Everyone tells me that the Dutch don’t really do Halloween but that’s, mostly, a misnomer. From what I can tell, the kids around here don’t know much, if anything, about it. They don’t dress up in costumes or go door-to-door in search of “Fun-Sized” Butterfingers on October 31st. The big candy-centric holiday around here is the somewhat Halloween-y St Martin’s Day on November 11th. Dutch tykes celebrate the holiday by roaming the streets with lanterns and bags on sticks, singing carols about the saint in exchange for treats.
But, in the meantime, the adults all seem to dig Halloween. The arts section of every publication in the country is currently filled with an “agenda” of all-night costume parties and horror movie marathons set for the weekend. As I type this post, a local rollerskating club is blazing through the streets of Amsterdam as part of what they’re calling “Fright Night Skate.”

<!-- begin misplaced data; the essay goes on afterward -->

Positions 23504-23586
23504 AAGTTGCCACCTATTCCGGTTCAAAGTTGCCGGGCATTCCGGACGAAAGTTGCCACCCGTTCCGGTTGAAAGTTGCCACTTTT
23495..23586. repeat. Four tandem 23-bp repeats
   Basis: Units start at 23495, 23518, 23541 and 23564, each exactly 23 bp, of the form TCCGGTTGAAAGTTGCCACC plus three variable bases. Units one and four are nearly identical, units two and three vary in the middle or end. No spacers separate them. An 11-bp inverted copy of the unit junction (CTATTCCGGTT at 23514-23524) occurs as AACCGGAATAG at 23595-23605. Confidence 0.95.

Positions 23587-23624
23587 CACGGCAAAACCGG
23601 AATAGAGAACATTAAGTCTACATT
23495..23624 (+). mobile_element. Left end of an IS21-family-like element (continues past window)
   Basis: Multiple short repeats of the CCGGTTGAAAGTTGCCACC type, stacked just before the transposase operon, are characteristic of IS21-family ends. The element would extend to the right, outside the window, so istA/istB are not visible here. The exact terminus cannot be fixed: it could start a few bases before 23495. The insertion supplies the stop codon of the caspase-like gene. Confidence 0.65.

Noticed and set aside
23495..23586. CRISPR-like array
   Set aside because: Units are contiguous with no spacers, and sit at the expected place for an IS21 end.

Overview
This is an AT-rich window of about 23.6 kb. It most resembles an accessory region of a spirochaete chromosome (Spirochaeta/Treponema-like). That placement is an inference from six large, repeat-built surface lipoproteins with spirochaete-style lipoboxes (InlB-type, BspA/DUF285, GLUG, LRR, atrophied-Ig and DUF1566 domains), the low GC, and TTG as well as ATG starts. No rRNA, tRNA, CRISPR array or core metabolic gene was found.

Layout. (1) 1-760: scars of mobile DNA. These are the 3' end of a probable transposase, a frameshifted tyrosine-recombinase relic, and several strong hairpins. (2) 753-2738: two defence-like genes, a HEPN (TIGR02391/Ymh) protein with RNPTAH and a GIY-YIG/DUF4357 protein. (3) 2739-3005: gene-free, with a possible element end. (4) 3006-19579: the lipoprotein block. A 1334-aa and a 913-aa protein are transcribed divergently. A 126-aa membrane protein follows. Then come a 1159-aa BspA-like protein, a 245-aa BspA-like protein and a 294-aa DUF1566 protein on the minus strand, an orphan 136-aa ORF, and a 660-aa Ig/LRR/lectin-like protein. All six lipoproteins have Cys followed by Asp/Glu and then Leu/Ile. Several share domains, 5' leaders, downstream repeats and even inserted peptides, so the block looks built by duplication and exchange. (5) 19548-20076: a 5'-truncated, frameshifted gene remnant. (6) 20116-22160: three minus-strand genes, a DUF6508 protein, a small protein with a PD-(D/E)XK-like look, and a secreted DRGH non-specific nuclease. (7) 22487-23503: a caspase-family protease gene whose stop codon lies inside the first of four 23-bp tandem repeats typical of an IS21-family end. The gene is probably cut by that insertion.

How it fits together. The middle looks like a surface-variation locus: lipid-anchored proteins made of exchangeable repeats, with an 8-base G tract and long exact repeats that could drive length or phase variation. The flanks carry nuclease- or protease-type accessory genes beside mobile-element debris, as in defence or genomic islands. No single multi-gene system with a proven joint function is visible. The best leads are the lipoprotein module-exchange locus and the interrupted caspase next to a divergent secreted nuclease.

While Halloween is becoming more popular with each passing year in the Netherlands, it’s hard to track down a proper carving pumpkin. Last Saturday, we headed out to a local garden center in search of a two “pompoenen.” Their selection was limited to a few dozen sad pumpkins underneath an artificial tree lined with decorations. Meanwhile, 90% of the floor space had been cleared for massive Christmas displays.
Say what you will about American retailers going ga-ga over Xmas, at least most of them wait until November 1st to break out the singing Santa robots and candy-cane lights.
While I haven’t heard of a single Halloween haunted house anywhere in the country, I did come across a rather cool German carnival ride at the 3 Oktober festival a few weeks back. I spent about ten minutes starring at this amazing monstrosity in complete awe….